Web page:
Leveraging the Electronic Binky, Part II
SAMR Model Rating: Augmentation
Subject area: Any
Cost: Basic Polleverywhere.com is free
“For this next part of class, I need everyone to get their phones out.” You probably haven’t used that line too often in your classroom. But you can use it more often and be happy about it if you have the right approach. In my last blog I talked about some ways you can use QR codes to create hyperlinks in the real world. This time around, we’re going to add in another tool to make those ever present devices useful in the classroom.
Polleverywhere.com bills itself as a ways to get your audiences engaged in the discussion. It does this through polls which can be free form or multiple choice which can be displayed in real time as the participants respond. You can create your own polls or you can choose polls from their fairly extensive library of questions which is divided by subject. Your class (or audience) responds by using almost any type of device they have with them: smart phone, dumb phone, tablet, or laptop. If you have two minutes, checkout their video which quickly describes how it works.
For one of my lessons I did at the start of the year with my U.S. History classes, I used my own questions to survey what students thought about five ideals which help form the core of what the United States stands for. (See handout. If you take a look at the handout, you’ll notice that I included a QR code to help lead the students to the website where they can vote.)
The lesson starts with the students reading an introduction to the ideals and then they get the survey questions, which they respond to individually on their own sheet. I emphasize that each student is to respond based on his or her own opinion, but he or she needs to give a reason for that opinion. The questions are deliberately vague and subject to interpretation because they are supposed to generate small group and class discussions. Once it looks like the students are done, we go into small groups and we start responding to the polls on Polleverywhere. With the free version of Polleverywhere .com, you can only have one poll active and displayed at a time, so we respond on to each question in turn. As the students respond, the graph changes. Once everyone has responded to a question, then the groups can discuss what they collectively think the results mean and I randomly choose a couple of groups to share their conclusions for each question. Then we repeat the process for each question.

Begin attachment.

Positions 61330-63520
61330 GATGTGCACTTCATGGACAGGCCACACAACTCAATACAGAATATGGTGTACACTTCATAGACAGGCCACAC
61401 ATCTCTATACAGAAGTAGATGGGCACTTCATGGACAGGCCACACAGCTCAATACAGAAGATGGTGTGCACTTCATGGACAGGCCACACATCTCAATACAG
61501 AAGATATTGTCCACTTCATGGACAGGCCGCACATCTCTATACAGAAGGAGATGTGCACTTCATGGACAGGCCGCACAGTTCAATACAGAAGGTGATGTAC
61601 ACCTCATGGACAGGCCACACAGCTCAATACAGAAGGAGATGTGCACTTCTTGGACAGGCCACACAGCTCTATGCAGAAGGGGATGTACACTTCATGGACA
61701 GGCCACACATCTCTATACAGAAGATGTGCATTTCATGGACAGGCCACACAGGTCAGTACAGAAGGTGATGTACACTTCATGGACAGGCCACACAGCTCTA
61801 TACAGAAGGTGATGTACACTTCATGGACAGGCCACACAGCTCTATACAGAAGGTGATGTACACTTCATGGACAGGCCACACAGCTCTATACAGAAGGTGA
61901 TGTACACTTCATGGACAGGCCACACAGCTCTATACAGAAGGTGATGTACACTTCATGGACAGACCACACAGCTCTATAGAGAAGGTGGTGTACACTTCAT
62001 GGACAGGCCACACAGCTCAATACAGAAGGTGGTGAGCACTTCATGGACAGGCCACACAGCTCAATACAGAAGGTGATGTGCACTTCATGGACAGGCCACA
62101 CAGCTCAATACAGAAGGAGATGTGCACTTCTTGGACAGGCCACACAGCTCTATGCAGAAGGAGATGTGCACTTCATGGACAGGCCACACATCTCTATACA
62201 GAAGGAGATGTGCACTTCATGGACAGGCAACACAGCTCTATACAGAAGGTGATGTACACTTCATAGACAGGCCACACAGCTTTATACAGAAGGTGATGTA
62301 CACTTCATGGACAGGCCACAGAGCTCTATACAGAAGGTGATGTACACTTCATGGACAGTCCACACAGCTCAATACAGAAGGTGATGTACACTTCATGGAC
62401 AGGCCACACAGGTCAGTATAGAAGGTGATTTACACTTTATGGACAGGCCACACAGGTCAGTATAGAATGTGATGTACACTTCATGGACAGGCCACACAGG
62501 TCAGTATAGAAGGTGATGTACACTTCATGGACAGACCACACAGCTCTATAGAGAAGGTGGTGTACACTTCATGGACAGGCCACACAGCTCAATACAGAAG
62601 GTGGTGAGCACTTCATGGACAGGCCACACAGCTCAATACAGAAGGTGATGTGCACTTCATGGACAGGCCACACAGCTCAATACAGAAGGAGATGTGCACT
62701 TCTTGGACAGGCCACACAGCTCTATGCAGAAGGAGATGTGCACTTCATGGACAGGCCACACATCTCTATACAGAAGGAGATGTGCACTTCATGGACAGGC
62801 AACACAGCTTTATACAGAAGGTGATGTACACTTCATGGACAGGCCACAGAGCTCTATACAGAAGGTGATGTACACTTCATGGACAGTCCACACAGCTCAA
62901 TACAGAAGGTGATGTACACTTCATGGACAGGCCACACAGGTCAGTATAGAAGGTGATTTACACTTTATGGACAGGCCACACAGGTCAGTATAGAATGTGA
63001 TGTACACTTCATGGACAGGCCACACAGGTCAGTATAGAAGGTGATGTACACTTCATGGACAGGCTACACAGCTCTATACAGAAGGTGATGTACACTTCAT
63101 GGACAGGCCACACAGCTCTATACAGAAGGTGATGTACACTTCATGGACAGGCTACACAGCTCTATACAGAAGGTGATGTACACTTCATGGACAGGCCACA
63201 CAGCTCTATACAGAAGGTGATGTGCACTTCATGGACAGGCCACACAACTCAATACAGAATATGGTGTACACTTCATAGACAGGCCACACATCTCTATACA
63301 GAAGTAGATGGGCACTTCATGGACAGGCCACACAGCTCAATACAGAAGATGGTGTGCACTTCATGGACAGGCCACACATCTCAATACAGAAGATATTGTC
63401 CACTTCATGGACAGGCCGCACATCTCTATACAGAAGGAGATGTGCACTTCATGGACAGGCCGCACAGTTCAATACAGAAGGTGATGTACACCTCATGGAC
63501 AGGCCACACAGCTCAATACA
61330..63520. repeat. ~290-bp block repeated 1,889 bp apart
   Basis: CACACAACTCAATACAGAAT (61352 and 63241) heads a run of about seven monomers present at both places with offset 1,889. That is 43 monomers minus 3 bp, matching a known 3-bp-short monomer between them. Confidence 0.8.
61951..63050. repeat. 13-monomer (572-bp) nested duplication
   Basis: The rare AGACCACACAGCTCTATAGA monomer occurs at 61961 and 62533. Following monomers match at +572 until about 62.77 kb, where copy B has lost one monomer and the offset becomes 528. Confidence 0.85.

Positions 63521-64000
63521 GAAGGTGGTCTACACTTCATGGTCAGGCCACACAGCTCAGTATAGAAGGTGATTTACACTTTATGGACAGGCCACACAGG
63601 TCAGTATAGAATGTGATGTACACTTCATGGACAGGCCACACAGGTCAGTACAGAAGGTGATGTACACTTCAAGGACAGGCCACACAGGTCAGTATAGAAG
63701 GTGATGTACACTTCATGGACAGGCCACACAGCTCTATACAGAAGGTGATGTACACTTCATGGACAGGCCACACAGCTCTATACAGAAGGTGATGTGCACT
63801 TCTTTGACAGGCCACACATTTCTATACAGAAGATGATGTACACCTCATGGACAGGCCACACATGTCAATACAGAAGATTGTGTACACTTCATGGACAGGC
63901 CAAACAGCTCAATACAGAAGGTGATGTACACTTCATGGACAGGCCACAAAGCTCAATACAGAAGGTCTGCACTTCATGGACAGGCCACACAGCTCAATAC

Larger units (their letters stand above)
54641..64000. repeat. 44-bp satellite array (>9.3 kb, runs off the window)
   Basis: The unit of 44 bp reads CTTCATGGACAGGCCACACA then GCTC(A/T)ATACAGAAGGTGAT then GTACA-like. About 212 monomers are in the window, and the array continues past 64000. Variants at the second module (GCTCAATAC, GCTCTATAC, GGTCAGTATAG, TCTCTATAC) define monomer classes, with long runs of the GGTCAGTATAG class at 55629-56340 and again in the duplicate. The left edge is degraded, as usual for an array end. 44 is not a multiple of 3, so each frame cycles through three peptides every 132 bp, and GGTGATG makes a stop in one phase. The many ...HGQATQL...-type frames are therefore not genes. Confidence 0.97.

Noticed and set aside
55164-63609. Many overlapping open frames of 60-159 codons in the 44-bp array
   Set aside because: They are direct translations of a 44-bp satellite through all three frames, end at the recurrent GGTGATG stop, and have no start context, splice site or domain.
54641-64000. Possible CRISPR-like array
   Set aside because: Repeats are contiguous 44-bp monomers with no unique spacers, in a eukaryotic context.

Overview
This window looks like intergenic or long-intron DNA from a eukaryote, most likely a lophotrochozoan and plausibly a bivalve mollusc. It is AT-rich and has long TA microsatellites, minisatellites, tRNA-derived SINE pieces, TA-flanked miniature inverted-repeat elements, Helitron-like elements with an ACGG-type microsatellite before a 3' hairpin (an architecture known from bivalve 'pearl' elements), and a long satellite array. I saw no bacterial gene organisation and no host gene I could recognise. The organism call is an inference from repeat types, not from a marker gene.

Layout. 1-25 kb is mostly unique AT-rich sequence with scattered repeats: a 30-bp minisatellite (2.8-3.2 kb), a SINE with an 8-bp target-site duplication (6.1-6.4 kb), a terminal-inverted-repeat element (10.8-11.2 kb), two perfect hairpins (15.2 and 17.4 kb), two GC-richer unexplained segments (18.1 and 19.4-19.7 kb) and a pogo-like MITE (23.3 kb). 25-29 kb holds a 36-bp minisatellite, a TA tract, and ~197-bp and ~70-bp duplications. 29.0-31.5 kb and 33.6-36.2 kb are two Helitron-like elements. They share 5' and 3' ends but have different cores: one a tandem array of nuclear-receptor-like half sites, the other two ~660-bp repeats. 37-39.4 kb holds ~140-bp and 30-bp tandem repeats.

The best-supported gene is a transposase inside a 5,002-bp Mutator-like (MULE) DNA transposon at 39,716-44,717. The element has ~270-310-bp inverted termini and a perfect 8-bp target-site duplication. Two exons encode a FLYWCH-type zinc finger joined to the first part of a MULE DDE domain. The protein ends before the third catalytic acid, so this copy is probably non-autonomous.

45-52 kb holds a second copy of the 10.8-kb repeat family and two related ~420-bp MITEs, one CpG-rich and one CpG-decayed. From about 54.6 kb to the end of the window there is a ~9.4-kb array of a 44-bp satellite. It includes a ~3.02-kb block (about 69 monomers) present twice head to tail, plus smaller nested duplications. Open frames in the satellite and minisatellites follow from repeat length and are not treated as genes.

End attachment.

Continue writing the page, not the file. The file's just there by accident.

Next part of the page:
I know some of you are thinking that this sounds interesting but you are put off by the idea of having to get a device in the hands of every student. There are fairly easy ways around this problem. You can set the polls so that one device can respond to a poll question multiple times. One device per group can be quickly passed around the group and everyone gets to vote. Also, because almost any phone can be used to vote, the number of students who already have something they can use will be relatively high in many school, especially in the upper grades.
Polleverywhere can be adapted to nearly any situation where you might ask students to raise their hands as a formative assessment. So what are the benefits of doing Polleverywhere.com verses the old raise-your-hand method of formative assessment? I’ll give you three:
1) Reduce social pressure. Anonymous responses allow students in the minority to voice their opinions without the social pressure of knowing they are the minority or having to display their minority status through hand raising. As a bonus, if you don’t display the graph as the students vote, you can also eliminate the type of follow-the-leader voting you can get with hand raising as the class watches the star student for her response. It’s a slick way to remove social pressure from the students’ decision-making process.
2) You know exactly what the student responses are. Need to check for understanding? Use a quick poll and you’ll know where your class stands, exactly. You can then move forward or re-teach as appropriate.
3) It is engaging for the students. It’s a fun, different way for your students to engage, and thus learn. It’s pretty cool to watch the graphs change as the students vote and the possibilities for class or small group discussions expand significantly. We are always looking for new ways to get our students to engage. Here’s one; give it a try!
The basics of Polleverywhere are free, but “free” does have some limitations. One of the most significant is that each poll you set up is limited to 40 responses. This is plenty for most classes, but if you want to use the same poll with several different classes, you’ll have to clear the poll at the start of each class or set up a different poll for each class. There are lots of other cool things that Polleverywhere can do, but almost all of those are behind the pay wall. That said, I think there is plenty we can do with our students with just the free version. If you’re ready to try it out you can find Polleverywhere on the web or via app on iOS or Android.
Next month, I’ll continue following my theme of using what we already have in different ways and take a look at some ways you can use EDU 2.0/NEO and Google Drive to collaborate with other teachers, provide materials to your students, and do less work over the long term. Happy Holidays and Happy New Year!